We examined the hydraulic properties of 82 native and non-native woody species common to forests of Eastern North America, including several congeneric groups, representing a range of anatomical wood types. We observed smaller conduit diameters with greater frequency in non-native species, corresponding to lower calculated potential vulnerability to cavitation index. Non-native species exhibited higher vessel-grouping in metaxylem compared with native species, however, solitary vessels were more prevalent in secondary xylem. Higher frequency of solitary vessels in secondary xylem was related to a lower potential vulnerability index. We found no relationship between anatomical characteristics of xylem, origin of species and hydraulic conductivity, indicating that non-native species did not exhibit advantageous hydraulic efficiency over native species. Our results confer anatomical advantages for non-native species under the potential for cavitation due to freezing, perhaps permitting extended growing seasons. PMID:24348490

  3. Sleep and native language interference affect non-native speech sound learning.

    PubMed

    Earle, F Sayako; Myers, Emily B

    2015-12-01

    Adults learning a new language are faced with a significant challenge: non-native speech sounds that are perceptually similar to sounds in one's native language can be very difficult to acquire. Sleep and native language interference, 2 factors that may help to explain this difficulty in acquisition, are addressed in 3 studies. Results of Experiment 1 showed that participants trained on a non-native contrast at night improved in discrimination 24 hr after training, while those trained in the morning showed no such improvement. Experiments 2 and 3 addressed the possibility that incidental exposure to perceptually similar native language speech sounds during the day interfered with maintenance in the morning group. Taken together, results show that the ultimate success of non-native speech sound learning depends not only on the similarity of learned sounds to the native language repertoire, but also to interference from native language sounds before sleep. PMID:26280264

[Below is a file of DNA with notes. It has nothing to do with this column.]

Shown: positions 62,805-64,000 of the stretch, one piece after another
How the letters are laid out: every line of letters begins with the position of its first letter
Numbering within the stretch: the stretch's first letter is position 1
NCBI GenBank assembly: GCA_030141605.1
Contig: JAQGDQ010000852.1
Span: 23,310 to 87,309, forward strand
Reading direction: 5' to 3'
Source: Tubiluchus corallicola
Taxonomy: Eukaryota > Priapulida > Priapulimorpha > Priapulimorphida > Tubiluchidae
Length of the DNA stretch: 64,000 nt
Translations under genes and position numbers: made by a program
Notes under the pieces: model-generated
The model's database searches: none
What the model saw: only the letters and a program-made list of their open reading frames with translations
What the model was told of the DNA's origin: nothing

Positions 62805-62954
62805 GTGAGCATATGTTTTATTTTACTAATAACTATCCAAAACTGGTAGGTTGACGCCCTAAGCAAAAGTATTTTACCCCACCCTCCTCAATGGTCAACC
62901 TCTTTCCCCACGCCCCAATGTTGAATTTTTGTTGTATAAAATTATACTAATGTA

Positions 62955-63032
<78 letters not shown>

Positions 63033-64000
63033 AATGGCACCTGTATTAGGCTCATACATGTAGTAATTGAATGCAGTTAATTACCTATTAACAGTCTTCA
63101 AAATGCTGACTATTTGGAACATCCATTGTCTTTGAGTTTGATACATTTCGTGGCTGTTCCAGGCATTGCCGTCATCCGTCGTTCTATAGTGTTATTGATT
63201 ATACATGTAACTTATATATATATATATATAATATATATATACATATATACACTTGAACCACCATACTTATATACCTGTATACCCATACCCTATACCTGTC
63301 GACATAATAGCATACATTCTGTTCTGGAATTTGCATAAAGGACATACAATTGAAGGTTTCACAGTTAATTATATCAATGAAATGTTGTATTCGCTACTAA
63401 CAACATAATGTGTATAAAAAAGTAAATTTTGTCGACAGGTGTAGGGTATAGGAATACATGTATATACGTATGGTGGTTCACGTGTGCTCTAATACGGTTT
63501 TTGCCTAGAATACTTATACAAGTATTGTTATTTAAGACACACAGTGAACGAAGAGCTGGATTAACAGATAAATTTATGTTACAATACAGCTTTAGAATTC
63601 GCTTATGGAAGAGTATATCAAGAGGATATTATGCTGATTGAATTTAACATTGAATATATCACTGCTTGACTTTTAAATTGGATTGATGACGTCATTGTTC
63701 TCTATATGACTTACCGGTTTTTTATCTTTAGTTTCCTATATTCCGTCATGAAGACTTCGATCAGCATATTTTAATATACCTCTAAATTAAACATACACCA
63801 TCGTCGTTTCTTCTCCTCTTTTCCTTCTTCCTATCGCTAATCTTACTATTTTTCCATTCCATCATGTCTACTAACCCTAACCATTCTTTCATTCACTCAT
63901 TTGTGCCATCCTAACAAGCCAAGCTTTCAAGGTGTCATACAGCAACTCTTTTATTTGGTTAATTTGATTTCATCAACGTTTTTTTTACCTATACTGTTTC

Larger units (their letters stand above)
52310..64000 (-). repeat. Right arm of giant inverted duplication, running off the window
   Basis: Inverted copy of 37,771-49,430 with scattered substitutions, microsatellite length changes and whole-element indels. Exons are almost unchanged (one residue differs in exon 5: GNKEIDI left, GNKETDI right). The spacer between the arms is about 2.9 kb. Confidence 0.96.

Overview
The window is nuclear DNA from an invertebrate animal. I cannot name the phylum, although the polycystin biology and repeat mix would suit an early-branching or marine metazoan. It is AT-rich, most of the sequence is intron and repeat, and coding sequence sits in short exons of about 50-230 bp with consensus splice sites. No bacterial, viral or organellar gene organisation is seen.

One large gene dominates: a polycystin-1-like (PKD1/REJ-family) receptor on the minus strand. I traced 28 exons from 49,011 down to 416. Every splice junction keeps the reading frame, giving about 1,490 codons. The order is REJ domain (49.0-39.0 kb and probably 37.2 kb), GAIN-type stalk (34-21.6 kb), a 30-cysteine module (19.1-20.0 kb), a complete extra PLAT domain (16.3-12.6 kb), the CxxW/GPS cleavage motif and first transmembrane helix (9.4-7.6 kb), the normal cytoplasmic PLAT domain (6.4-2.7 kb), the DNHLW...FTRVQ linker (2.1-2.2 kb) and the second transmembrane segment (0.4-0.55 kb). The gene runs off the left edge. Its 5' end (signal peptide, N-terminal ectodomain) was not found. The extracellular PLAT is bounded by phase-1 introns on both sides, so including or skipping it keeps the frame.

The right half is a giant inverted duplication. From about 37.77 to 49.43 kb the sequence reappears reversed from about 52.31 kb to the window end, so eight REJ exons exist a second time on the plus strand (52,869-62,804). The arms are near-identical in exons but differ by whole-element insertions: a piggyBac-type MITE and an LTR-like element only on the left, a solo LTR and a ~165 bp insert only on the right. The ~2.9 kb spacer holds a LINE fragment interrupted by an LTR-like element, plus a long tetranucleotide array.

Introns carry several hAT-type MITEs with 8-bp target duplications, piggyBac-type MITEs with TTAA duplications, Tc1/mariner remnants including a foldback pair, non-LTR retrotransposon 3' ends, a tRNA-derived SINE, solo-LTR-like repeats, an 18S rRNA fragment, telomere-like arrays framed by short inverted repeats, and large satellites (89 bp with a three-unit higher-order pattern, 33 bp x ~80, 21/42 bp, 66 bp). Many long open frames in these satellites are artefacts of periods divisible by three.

4. Native and Non-Native English Speakers' Current Usage of "Can" and "May" in Requesting Permission.

    ERIC Educational Resources Information Center

    Olson, Susan M.

    A study investigated patterns of usage of "can" and "may" (e.g., "May/Can I go to the bathroom?") among native speakers and non-native speakers of English. A questionnaire was administered to 25 native English-speakers, most aged 19-26 and the remainder over age 45, and 56 non-native speakers taking advanced English-as-a-Second-Language classes.…

  5. Native- and Non-Native Speaking English Teachers in Vietnam: Weighing the Benefits

    ERIC Educational Resources Information Center

    Walkinshaw, Ian; Duong, Oanh Thi Hoang

    2012-01-01

    This paper examines a common belief that learners of English as a foreign language prefer to learn English from native-speaker teachers rather than non-native speakers of English. 50 Vietnamese learners of English evaluated the importance of native-speakerness compared with seven qualities valued in an English language teacher: teaching…

  6. Alaska Native Water Rights as Affected by the Alaska Native Claims Settlement Act

    ERIC Educational Resources Information Center

    Stoebner, Kerry; And Others

    1978-01-01

    A strong legal claim exists for retained Native water rights on Alaska Native-selected lands which are paramount to subsequent competing users. Water rights are critical to the maintenance of Native subsistence economies and continued commercial developments. These water rights can and must be asserted and secured now. (Author/JC)

  7. Risk to native Uroleucon aphids (Hemiptera: Aphididae) from non-native lady beetles (Coleoptera: Coccinellidae)

    Technology Transfer Automated Retrieval System (TEKTRAN)

    Aphids in the genus Uroleucon Mordvilko (Hemiptera: Aphididae) are native herbivores that feed on goldenrod (Solidago spp.) and other Asteraceae in North America. The aphids are potential prey for a wide variety of natural enemies, including native and non-native species of lady beetles (Coleoptera...